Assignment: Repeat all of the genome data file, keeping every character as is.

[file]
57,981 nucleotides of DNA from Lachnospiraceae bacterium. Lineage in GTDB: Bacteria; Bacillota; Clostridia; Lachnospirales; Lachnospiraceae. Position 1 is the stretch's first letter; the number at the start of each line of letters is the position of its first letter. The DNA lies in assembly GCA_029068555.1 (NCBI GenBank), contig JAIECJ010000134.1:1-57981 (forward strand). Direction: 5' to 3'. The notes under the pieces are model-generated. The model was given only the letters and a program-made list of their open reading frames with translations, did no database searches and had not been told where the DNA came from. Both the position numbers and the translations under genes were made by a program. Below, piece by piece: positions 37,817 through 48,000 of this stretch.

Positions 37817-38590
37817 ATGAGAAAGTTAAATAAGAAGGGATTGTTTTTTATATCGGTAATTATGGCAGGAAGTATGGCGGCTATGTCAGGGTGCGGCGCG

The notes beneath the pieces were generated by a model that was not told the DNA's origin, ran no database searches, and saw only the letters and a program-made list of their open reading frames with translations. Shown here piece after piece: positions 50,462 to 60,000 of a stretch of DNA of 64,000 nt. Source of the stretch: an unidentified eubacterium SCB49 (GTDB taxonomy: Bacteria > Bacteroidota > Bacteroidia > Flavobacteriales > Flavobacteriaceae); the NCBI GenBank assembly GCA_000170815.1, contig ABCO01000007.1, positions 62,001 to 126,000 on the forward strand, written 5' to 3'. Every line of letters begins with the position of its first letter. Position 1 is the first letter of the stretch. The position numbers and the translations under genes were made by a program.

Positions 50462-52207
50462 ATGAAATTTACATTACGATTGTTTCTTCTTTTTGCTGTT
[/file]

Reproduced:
57,981 nucleotides of DNA from Lachnospiraceae bacterium. Lineage in GTDB: Bacteria; Bacillota; Clostridia; Lachnospirales; Lachnospiraceae. Position 1 is the stretch's first letter; the number at the start of each line of letters is the position of its first letter. The DNA lies in assembly GCA_029068555.1 (NCBI GenBank), contig JAIECJ010000134.1:1-57981 (forward strand). Direction: 5' to 3'. The notes under the pieces are model-generated. The model was given only the letters and a program-made list of their open reading frames with translations, did no database searches and had not been told where the DNA came from. Both the position numbers and the translations under genes were made by a program. Below, piece by piece: positions 37,817 through 48,000 of this stretch.

Positions 37817-38590
37817 ATGAGAAAGTTAAATAAGAAGGGATTGTTTTTTATATCGGTAATTATGGCAGGAAGTATGGCGGCTATGTCAGGGTGCGGCGCG

The notes beneath the pieces were generated by a model that was not told the DNA's origin, ran no database searches, and saw only the letters and a program-made list of their open reading frames with translations. Shown here piece after piece: positions 50,462 to 60,000 of a stretch of DNA of 64,000 nt. Source of the stretch: an unidentified eubacterium SCB49 (GTDB taxonomy: Bacteria > Bacteroidota > Bacteroidia > Flavobacteriales > Flavobacteriaceae); the NCBI GenBank assembly GCA_000170815.1, contig ABCO01000007.1, positions 62,001 to 126,000 on the forward strand, written 5' to 3'. Every line of letters begins with the position of its first letter. Position 1 is the first letter of the stretch. The position numbers and the translations under genes were made by a program.

Positions 50462-52207
50462 ATGAAATTTACATTACGATTGTTTCTTCTTTTTGCTGTT